At 38, Kelda Roys is one of the youngest Democratic candidates. But in an interview on Sunday political talk show “UpFront with Mike Gousha,” she didn’t highlight her age to set herself apart. Instead, she pointed to family issues like paid paternity leave and abortion rights.

Roys served as a state representative for four years and is the CEO and founder of OpenHomes, a real estate tech company. She ran for Congress in 2012, but lost to Rep. Mark Pocan in the Democratic primary.


“I happen to be the only pro-choice woman in the race … our (Democratic) electorate does tend towards women and we’re a party of reproductive rights,” she said.

Emphasis mine. The story goes on to point out:

State Sen. Kathleen Vinehout is also running for governor and has said she is pro-choice, although she has a tricky history with abortion rights.


There are two other women in the Democratic primary: Ramona Whiteaker, a photographer from Stoughton and Michelle Doolan, a hair salon owner and PTO president from Cross Plains. Whiteaker could not be reached immediately for comment about her stance on abortion. Doolan responded, saying she is “absolutely pro-choice.”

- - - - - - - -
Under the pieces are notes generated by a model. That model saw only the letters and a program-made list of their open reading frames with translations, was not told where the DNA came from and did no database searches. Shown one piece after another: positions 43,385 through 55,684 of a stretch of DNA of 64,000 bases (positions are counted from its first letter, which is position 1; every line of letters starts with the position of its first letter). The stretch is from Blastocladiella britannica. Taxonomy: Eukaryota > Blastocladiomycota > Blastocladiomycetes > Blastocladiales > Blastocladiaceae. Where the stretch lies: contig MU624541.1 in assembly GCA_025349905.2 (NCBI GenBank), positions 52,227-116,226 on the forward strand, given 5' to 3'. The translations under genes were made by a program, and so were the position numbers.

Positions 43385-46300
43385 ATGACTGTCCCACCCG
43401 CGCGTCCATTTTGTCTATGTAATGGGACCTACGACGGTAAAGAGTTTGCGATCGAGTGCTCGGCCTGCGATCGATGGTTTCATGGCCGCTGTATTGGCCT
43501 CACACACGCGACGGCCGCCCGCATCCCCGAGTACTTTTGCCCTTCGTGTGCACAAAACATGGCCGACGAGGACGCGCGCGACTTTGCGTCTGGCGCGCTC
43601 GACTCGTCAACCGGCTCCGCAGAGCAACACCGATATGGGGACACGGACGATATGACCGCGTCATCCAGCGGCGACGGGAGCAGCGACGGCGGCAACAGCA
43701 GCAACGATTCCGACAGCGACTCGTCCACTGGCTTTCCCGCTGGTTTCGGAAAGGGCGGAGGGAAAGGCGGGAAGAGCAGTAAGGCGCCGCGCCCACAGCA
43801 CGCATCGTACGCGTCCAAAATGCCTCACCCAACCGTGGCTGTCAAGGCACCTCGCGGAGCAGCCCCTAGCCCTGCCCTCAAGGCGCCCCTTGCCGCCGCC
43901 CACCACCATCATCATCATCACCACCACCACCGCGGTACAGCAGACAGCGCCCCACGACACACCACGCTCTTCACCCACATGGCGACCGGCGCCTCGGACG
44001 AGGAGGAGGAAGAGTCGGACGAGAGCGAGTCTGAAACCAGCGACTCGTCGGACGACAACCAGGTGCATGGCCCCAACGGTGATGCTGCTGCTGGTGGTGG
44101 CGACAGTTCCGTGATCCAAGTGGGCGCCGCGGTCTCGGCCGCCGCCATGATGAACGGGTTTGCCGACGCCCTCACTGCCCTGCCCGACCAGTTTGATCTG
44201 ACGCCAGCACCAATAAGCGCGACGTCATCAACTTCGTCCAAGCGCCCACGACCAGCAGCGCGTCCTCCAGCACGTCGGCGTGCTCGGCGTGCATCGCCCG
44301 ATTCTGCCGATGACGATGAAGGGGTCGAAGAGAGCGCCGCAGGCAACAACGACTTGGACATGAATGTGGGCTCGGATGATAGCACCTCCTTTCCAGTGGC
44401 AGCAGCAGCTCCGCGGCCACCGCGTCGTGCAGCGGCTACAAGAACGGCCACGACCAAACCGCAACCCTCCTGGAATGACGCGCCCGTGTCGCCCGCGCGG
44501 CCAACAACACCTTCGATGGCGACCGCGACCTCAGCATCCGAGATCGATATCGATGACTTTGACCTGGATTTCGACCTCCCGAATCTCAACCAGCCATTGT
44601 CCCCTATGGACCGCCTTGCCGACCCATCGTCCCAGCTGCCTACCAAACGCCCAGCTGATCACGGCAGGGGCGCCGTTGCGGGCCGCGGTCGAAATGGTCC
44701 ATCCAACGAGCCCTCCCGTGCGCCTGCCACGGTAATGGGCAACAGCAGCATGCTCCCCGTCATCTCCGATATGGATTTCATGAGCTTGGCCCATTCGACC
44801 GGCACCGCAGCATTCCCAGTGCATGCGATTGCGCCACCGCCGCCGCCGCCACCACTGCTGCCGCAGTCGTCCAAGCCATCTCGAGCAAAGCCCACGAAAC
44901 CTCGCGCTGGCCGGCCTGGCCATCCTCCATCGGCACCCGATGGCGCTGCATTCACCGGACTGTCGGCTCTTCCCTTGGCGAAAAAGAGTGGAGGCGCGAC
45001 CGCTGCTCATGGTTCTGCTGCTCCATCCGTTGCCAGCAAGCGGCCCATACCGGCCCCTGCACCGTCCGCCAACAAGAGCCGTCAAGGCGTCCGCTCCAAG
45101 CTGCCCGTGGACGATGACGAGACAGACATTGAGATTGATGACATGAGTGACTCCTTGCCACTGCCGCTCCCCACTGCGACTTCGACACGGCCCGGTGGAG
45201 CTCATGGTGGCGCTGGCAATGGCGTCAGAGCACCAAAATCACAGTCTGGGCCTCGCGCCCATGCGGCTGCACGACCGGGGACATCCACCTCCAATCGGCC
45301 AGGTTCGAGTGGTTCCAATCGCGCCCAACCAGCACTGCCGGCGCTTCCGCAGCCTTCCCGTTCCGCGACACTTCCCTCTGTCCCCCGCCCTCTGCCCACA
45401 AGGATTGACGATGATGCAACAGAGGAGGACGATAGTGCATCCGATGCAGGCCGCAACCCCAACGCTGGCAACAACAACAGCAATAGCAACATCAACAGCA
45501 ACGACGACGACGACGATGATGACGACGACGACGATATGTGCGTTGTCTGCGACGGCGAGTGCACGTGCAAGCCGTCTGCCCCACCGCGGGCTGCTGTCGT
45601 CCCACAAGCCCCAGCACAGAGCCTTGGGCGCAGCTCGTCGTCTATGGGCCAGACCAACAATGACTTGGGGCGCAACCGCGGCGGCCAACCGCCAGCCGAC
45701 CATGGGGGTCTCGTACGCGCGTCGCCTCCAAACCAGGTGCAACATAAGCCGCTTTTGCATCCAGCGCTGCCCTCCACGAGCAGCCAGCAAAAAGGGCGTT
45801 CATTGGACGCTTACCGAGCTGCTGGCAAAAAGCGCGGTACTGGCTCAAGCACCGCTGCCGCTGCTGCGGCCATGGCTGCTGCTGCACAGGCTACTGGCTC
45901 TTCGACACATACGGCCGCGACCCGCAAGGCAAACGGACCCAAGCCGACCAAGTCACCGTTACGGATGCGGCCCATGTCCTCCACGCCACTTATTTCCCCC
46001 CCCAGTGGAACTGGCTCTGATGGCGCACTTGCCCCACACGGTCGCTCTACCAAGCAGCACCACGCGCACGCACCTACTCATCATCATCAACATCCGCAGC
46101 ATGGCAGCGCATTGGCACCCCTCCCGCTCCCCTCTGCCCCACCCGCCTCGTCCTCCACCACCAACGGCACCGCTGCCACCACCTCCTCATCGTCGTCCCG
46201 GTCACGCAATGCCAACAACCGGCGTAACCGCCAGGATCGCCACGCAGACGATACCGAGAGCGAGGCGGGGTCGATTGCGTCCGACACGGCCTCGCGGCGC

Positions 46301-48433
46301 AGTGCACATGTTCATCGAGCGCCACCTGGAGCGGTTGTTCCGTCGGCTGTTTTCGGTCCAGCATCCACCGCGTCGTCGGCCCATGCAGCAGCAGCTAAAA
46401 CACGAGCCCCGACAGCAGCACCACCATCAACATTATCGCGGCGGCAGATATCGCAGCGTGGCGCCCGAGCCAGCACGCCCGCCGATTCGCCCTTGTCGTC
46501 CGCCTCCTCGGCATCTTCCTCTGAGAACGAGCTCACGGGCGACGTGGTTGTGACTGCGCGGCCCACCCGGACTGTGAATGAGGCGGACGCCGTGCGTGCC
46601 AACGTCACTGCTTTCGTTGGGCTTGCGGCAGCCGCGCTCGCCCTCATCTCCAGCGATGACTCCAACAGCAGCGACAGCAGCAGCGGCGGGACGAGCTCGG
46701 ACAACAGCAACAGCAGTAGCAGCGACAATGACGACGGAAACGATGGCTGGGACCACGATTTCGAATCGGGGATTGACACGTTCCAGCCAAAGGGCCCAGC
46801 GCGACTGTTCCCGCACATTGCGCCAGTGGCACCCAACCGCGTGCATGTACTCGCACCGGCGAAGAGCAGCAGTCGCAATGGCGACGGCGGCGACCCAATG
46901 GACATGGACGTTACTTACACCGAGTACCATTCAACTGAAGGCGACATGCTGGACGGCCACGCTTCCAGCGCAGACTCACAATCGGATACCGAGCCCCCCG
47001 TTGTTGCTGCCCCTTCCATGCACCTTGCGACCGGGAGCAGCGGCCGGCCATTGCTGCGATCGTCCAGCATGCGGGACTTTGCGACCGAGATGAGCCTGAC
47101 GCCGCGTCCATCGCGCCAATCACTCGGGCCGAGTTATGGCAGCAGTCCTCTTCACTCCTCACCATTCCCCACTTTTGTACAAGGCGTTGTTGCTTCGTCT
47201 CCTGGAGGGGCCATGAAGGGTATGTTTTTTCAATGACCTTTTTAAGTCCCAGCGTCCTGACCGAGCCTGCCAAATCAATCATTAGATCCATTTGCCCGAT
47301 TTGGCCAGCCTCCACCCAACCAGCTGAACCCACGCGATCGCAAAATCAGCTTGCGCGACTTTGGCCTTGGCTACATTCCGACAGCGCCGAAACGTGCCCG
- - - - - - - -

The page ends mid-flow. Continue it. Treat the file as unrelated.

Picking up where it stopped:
Despite that, she is a far more compelling candidate than most of the rest of the field. She is young, has a business background, and an energetic message. She brightens the rest of the dreary gray Dem field.

Democrats Go on Offense on Healthcare

This smart by the Democrats.

Democrats are shifting to offense on health care, emboldened by successes in defending the Affordable Care Act. They say their ultimate goal is a government guarantee of affordable coverage for all.

With Republicans unable to agree on a vision for health care, Democrats are debating ideas that range from single-payer, government-run care for all, to new insurance options anchored in popular programs like Medicare or Medicaid. There’s also widespread support for authorizing Medicare to negotiate prescription drug prices, an idea once advocated by candidate Donald Trump, which has languished since he was elected president.

Democrats are hoping to winnow down the options during the 2018 campaign season, providing clarity for their 2020 presidential candidate. In polls, health care remains a top priority for the public, particularly for Democrats and independents.